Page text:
Amid the dust storm kicked up by President Donald Trump over the practice of presidents reaching out to families of soldiers killed on the battlefield, Abraham Lincoln’s letters stand out for their serenity and grief. “I have had experience enough to know what I say,” he wrote to one young woman, referencing the death of his own son months before. To another family, he expressed “how weak and fruitless must be any word of mine which should attempt to beguile you from the grief of a loss so overwhelming.” Lincoln speaks both as a person who has weathered great loss himself and as someone conscious of the fact that the memory of the dead exists beyond his understanding.
This question of who can know or understand the suffering of a grieving family was the unavoidable theme of Chief of Staff John Kelly’s remarks at the White House press briefing on Thursday. Describing the burden that contacting families places on a president, Kelly said, “If you’re not in the family, if you’ve never worn the uniform, if you’ve never been in combat, you can’t even imagine how to make that call.” At the end of his statement, Kelly insisted that only reporters who knew families of soldiers killed in combat ask him questions.
Kelly has previously been resolutely private about the death of his son in Afghanistan in 2010. His decision to appear in support of the president after Trump pulled him into an increasingly graceless spat only makes the already sad and ugly news cycle even uglier. The paradox of the argument over Trump’s behavior toward grieving families is that engaging in it at all — whether to support the president or decry his gracelessness — seems to cheapen the issue further.
In watching Kelly speak about his son, we are seeing something terribly intimate made public and political — which, of course, is exactly what Trump has done in feeding this controversy. But Kelly chose not simply to share his grief but to use it to set himself apart from the public even more. He drew a line between those who have known his loss and those who haven’t — and told those on the other side of the line that they couldn’t even understand enough to ask a question. He shielded himself from any criticism of his decision to involve the memory of his son in a political fight. We’re limited in how we can respond. Who are we to tell him how to mourn?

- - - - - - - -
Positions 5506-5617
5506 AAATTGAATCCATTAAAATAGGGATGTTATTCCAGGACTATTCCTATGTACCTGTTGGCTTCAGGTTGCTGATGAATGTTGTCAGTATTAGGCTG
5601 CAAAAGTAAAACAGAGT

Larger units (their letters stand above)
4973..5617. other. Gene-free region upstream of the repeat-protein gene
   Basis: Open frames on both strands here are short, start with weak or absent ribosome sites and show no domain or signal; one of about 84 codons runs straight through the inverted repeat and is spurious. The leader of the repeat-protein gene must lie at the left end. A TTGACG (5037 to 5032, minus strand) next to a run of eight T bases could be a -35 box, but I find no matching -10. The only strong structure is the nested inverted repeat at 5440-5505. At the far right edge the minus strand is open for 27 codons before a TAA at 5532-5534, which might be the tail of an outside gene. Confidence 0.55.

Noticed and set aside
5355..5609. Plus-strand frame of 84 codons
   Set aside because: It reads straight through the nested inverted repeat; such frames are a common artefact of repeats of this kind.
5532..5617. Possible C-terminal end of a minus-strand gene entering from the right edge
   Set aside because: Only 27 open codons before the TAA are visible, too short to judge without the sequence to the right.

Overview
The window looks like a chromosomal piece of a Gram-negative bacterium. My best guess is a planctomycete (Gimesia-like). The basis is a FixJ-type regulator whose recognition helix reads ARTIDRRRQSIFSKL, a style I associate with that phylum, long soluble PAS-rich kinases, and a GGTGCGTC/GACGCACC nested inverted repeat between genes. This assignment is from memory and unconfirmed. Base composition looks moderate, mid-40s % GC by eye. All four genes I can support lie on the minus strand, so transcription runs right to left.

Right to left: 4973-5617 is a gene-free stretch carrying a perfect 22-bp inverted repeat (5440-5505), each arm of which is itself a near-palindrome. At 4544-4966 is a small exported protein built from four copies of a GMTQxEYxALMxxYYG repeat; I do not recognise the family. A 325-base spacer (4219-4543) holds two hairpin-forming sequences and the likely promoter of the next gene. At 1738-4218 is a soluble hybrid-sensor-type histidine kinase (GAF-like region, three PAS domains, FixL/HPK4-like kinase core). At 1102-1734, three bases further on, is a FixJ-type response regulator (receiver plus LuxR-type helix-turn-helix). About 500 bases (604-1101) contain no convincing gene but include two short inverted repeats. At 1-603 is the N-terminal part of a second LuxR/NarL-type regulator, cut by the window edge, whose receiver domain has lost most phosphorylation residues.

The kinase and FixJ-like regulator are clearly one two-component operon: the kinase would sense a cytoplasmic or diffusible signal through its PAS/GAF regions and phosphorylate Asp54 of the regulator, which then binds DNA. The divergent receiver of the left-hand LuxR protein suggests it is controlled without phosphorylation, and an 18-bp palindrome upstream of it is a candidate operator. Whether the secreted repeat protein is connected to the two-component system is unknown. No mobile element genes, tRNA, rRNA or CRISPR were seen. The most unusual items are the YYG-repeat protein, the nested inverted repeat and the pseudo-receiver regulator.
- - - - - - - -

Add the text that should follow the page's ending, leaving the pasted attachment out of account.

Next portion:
Grief in the public space has this strange double character of both intimacy and distance. We glimpse something private, but as Lincoln understood, the depth of sorrow places the grieving person outside the sphere of common understanding. The same is true when presidents give us a window into their anguish. In Jack Kightlinger’s famous photograph of President Lyndon B. Johnson weeping as he listens to a tape recording from Vietnam, the viewer looks at Johnson from across the conference table, separated from the president by the weight of his solitary responsibility.
Kelly, along with Defense Secretary Jim Mattis and national security adviser H.R. McMaster, is one of a group of Trump aides understood as “the adults in the room” — men who may not agree with the president but choose to serve in order to avert catastrophe. Kelly’s remarks generated speculation that he isn’t serving Trump to constrain the president but because he’s a true believer. And even if he, and the other “adults,” still do seek to constrain the president, we might ask whether their work is worth it if it requires performances such as the one Kelly gave.
But like the anguished president, the adults in the room will always be able to defend themselves by drawing a line between themselves and the public. We don’t know the unique burdens of their office. We don’t know what crises Kelly has prevented, just like we can’t know his grief.
The trouble, of course, is that democracy requires that we be able to hold our leaders accountable. As a public official, it’s Kelly’s responsibility to take questions from whomever asks them — even those who can’t understand his sorrow. This tension between public accountability and the lonely knowledge of those in power has always been with us. The tawdry genius of the Trump presidency is its ability to transform mournful contradictions like these into loud, crass crises.
Quinta Jurecic, an associate editor for the Lawfare blog, is currently serving as a member of the Washington Post editorial board.